Today Mozilla hosted a blogger luncheon where we did our best to make what we're doing at Mozilla these days a bit more understandable. It was also a great opportunity to get direct feedback from some excellent writers and interesting personalities on everything from Firefox UI issues to Mozilla policies and processes.
On hand from Mozilla were John Lilly, Mike Schroepfer, me, Alex Faaborg, Vladimir Vukiecevic, Stuart Parmenter, Chris Beard, Jonas Sicking, Jay Sullivan, Brendan Eich, Damon Sicore, and Melissa Shapiro.
John Lilly opened with a mention of the 10 year anniversary and a short description of some of the big inflection points for the project, the organization, and the products we ship.
He answered some questions about Mozilla's revenue sources and then went on to describe the incredible growth Mozilla's experienced over the last few years, in terms of employees, community, geography, and users.
Specifically John noted that:
Mozilla has grown from 15 or so employees when he joined a couple years ago, to about 150 employees today;
Mozilla has gone from one organization, the Mozilla Foundation to 6 in just a few years: Mozilla Foundation, Mozilla Corporation, Mozilla Messaging, Mozilla Europe, Mozilla Japan, and Mozilla Online (China);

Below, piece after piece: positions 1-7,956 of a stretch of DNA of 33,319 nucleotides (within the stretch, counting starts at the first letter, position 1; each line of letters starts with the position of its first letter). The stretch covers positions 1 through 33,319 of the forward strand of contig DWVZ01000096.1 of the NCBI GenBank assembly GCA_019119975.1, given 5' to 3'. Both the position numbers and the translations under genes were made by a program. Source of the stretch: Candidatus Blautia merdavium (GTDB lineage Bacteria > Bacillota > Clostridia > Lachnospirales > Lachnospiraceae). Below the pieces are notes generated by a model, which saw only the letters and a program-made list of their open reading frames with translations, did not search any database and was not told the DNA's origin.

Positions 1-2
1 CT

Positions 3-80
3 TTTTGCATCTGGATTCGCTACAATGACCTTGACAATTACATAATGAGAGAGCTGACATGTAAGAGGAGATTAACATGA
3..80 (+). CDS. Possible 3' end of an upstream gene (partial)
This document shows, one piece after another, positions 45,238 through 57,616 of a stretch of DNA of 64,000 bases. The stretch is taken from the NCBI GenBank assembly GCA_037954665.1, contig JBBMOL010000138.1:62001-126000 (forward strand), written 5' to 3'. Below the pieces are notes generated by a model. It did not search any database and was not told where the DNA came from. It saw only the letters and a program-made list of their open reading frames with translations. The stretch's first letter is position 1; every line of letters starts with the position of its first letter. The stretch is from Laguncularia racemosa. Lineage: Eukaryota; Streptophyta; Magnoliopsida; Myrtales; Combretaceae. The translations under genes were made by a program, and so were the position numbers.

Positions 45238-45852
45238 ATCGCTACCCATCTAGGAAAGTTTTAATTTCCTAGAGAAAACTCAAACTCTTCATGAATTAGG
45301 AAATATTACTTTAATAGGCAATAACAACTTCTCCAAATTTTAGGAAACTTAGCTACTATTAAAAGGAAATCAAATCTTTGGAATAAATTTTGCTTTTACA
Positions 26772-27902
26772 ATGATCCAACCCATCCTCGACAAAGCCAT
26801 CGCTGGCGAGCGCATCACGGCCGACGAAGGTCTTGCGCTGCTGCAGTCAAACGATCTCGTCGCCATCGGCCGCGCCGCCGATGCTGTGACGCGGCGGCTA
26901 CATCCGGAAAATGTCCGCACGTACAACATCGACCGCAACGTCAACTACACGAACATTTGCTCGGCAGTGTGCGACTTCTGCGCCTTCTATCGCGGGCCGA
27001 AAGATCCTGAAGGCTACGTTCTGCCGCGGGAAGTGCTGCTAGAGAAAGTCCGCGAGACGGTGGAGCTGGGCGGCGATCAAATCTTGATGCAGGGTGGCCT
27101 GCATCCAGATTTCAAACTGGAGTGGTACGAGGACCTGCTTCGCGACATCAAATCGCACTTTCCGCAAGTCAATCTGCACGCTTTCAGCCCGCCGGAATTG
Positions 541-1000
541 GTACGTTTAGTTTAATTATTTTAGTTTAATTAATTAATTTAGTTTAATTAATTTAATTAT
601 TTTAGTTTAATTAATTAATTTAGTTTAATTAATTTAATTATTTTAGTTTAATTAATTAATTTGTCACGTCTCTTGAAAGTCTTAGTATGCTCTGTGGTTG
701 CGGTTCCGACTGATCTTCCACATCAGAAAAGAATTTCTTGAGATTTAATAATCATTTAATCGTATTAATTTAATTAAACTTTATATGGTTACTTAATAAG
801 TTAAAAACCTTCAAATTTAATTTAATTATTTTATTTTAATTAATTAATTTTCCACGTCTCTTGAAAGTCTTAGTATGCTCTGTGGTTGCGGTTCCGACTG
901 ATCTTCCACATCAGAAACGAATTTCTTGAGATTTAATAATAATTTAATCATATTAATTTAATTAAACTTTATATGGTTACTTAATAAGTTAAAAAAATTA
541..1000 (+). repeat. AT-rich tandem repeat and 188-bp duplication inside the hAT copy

The contributions of Mozilla's open source community have scaled right along with that employee growth -- about 40% of the code that makes up Firefox 3 came from people not employed by Mozilla which matches right up with previous Firefox releases.
And that Firefox has gone from a couple tens of millions of users to more than 160 million users today.
In response to a question, John tried to explain how we're a different sort of organization, not really like Google or Facebook, and not really like the Red Cross, the UN, or traditional NGOs. He used the term "hybrid organization" and mentioned a few organizations that he sees as somewhat closer to our model: Wikipedia, Kiva.org, and Participatory Culture Foundation -- mission driven organizations competing in a commercial marketplace.
Next, someone asked about our efforts beyond desktop Firefox and Lilly talked for a few minutes about Mozilla's Mobile efforts (working with handset manufacturers, iPhone's legal prohibition against Firefox and other applications, performance and footprint improvements, and how Mozilla is trying to bring choice to a traditionally closed space,) the cloud computing program called Weave, Mozilla Messaging, other Mozilla hosted projects like Camino and Bugzilla, as well as places where Mozilla is contributing to non-Mozilla projects like Cairo, jemalloc, and SQLite.
There wasn't a lot of structure to the luncheon, but after folks had asked their more "organizational" and historical questions, Mike Schroepfer took a few minutes to talk specifically about Firefox 3 and how it builds on Mozilla's goals of making Firefox "better, faster, safer".
First Mike talked about the platform integration work that makes Firefox feel like a first class application on the three major platforms. Dave Winer chimed in to note that he didn't like the new back button and offered some software development advice that seemed to me could be summed up as "never change anything" though I'm sure I missed some more subtle wisdom in his commentary.